“So for obese people who do not have diabetes, a meal high in monounsaturated fat may be more effective at controlling blood glucose compared to a high-protein meal,” Shah says.
The same study also found that the high-protein meal resulted in lower triglyceride production compared to the high-fat meal in obese subjects. However, the particle sizes of the good cholesterol (HDL) and bad cholesterol (LDL) were smaller on the high-protein meal compared to the high-fat meal, she says.
“A small HDL is not as cardio-protective as a large HDL because it cannot carry as much cholesterol away from dying cells and arteries to be broken down in the liver,” Shah explains. “A small LDL is more easily incorporated into artery walls forming plaque.”
Exercise and postmenopausal women
Graduate students Sarah Bailey and Adam Gloeckner, mentored by both Mitchell and Shah, examined the effect of a prior bout of aerobic exercise on postprandial endothelial function in postmenopausal women. Endothelial function, a marker of cardiovascular disease, was assessed by Bailey and Andy Kreutzer though flow mediated dilation (brachial artery diameter in response to an increase in blood flow) and blood markers. There are very few such studies involving postmenopausal women.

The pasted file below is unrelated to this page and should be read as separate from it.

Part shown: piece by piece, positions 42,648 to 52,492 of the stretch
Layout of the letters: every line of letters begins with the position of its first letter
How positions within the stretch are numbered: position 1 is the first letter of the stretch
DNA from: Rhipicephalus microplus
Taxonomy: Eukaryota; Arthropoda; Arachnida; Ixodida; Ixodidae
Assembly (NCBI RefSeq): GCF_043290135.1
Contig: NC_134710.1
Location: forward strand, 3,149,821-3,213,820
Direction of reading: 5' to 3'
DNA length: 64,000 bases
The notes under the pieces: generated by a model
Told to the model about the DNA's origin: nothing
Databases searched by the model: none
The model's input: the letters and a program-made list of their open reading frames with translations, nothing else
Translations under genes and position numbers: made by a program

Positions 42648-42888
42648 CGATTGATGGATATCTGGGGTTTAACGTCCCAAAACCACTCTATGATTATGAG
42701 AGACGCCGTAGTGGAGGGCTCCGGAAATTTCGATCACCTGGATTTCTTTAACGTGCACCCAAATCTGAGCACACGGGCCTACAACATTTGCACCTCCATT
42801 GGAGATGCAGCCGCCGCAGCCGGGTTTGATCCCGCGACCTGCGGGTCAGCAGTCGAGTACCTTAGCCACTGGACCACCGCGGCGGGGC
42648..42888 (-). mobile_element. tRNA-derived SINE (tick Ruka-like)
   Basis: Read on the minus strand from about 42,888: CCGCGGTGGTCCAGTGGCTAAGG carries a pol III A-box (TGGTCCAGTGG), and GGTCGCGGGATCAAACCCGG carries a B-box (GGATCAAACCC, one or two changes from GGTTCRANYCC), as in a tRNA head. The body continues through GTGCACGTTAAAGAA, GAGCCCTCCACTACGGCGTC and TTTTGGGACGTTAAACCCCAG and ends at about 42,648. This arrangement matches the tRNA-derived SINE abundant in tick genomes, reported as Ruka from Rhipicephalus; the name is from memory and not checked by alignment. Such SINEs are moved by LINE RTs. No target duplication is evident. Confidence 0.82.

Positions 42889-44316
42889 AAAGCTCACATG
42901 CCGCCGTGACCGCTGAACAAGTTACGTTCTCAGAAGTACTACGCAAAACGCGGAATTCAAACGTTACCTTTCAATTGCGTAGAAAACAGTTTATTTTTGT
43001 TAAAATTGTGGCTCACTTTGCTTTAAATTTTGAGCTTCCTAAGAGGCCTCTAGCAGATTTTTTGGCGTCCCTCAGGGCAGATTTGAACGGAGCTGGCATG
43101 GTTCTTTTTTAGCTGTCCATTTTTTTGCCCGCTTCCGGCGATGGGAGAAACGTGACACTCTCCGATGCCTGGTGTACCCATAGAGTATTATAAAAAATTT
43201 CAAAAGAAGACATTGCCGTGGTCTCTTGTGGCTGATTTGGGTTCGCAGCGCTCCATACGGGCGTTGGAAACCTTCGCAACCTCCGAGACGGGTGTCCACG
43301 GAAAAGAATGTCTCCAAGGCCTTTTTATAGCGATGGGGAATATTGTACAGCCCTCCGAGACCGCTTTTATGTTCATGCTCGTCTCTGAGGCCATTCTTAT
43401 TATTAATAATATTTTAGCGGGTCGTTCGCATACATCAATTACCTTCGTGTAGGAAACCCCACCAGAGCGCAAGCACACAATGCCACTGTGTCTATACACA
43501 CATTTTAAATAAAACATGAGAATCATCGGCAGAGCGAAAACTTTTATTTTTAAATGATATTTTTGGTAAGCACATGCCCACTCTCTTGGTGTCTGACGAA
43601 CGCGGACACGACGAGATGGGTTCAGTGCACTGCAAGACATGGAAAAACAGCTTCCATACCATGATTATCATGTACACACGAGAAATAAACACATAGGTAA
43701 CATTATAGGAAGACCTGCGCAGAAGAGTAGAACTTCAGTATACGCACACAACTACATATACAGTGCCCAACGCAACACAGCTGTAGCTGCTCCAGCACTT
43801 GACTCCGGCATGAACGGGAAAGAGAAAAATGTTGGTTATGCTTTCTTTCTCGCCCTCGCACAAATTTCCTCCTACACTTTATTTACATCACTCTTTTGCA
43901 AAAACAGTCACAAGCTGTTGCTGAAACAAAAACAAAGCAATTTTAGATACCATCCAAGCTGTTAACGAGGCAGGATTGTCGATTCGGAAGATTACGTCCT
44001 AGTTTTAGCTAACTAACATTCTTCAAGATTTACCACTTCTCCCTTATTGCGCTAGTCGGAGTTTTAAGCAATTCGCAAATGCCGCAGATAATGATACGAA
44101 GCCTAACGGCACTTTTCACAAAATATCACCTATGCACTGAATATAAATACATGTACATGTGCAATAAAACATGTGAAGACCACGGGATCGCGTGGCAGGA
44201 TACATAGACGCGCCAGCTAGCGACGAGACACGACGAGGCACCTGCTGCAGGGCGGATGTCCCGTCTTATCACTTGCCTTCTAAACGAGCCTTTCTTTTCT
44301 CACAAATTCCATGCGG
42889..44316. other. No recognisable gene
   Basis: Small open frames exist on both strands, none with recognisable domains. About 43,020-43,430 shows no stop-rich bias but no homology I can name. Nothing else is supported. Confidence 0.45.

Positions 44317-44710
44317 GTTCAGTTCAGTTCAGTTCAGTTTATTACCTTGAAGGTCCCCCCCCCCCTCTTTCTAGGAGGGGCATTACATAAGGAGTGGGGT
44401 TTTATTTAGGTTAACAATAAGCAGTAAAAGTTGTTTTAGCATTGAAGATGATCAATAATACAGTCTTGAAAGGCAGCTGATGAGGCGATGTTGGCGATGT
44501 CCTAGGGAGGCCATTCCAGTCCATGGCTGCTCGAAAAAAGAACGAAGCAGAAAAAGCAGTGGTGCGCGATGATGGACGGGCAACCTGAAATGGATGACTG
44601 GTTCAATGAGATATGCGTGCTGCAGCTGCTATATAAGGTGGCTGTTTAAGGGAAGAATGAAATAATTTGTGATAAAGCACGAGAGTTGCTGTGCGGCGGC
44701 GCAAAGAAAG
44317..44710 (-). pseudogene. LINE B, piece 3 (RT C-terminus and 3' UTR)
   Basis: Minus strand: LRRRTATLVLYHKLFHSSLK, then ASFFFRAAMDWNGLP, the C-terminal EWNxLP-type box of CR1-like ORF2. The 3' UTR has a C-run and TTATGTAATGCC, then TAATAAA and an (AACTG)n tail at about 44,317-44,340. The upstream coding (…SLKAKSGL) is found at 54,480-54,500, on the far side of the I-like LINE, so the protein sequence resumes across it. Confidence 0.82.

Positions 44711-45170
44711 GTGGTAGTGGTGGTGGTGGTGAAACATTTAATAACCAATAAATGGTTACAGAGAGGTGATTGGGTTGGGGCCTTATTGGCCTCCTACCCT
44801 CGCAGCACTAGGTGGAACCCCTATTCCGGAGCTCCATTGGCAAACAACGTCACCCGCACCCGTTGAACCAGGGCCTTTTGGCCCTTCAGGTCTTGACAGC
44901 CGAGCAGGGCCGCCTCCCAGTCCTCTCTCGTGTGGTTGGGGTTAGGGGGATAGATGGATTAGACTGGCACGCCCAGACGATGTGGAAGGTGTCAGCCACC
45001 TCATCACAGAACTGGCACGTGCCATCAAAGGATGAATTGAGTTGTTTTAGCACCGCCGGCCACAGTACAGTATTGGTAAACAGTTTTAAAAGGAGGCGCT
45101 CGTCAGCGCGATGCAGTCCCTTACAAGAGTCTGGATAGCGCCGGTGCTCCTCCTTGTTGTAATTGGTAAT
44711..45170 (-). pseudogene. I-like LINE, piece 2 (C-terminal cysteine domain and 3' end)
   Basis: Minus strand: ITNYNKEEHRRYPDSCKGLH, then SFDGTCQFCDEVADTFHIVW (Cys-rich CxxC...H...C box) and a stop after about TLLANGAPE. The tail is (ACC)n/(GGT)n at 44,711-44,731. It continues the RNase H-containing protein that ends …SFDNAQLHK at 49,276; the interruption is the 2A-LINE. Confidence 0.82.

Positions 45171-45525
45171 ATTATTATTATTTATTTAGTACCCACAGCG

The researchers found that a bout of exercise did not improve endothelial function or insulin sensitivity in these women. The findings on lipids and lipoproteins from this study by Gloeckner were more exciting and are currently under review by a journal, Shah says.
Keto vs. high-carb
Looking ahead, Shah is eager to return to research work disrupted by the coronavirus pandemic. She, PhD students Kreutzer, Austin Graybeal and Kamiah Moss, MS students Petra Rack and Garrett Augsburger, undergraduates Jorde Trudel, Emma Kate, Megan Conger, and Desiree Tadwilliams, and faculty members Trocchio, Willis, and Castleberry were evaluating the effects of a ketogenic (very low-carbohydrate) diet compared with a high-carbohydrate diet on a number of outcomes in highly trained athletes.
“We were comparing the effects of these two diets on performance and postprandial energy expenditure, lipids and lipoproteins, hormones that control hunger and fullness, glycemic control and sleep quality. Dr. Trocchio along with her MS students Kaitlyn Harrison and Ashlynn Williams were examining the effects of these diets on mood and cognitive function,” she says. “We had just completed six participants before we were told to stop the study because of COVID-19. We had another six participants who would have completed in another few weeks if we had been able to continue. So we lost half our sample size essentially.”
Shah hopes to restart the study once outside participants are allowed back on campus.